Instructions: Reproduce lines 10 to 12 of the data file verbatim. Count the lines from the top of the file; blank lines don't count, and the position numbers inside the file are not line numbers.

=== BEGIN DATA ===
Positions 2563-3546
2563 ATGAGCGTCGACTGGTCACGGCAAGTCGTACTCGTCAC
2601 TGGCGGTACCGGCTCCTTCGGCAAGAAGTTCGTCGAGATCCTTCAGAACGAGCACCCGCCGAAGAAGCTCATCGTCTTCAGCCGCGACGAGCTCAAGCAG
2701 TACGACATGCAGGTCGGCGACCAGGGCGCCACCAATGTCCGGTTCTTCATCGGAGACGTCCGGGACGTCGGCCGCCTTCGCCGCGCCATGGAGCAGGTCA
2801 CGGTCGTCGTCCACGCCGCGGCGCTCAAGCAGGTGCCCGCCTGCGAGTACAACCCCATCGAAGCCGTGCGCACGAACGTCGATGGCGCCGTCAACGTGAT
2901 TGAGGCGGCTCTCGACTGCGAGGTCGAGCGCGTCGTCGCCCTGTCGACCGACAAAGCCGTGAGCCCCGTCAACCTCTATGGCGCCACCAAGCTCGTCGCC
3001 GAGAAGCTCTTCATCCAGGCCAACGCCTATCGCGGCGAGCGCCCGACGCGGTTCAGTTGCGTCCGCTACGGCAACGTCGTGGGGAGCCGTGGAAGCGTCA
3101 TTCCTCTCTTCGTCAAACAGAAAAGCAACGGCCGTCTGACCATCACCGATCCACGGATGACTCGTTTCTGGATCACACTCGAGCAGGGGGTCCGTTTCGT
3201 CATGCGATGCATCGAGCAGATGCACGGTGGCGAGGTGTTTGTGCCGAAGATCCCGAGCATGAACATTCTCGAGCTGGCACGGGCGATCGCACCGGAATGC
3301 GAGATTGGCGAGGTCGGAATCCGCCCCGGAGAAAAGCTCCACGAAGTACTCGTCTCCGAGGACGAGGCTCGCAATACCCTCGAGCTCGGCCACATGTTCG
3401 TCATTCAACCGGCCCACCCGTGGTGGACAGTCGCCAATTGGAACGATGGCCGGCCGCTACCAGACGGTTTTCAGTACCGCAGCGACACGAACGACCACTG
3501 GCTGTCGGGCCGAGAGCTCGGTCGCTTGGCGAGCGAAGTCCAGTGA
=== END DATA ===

3301 GAGATTGGCGAGGTCGGAATCCGCCCCGGAGAAAAGCTCCACGAAGTACTCGTCTCCGAGGACGAGGCTCGCAATACCCTCGAGCTCGGCCACATGTTCG
3401 TCATTCAACCGGCCCACCCGTGGTGGACAGTCGCCAATTGGAACGATGGCCGGCCGCTACCAGACGGTTTTCAGTACCGCAGCGACACGAACGACCACTG
3501 GCTGTCGGGCCGAGAGCTCGGTCGCTTGGCGAGCGAAGTCCAGTGA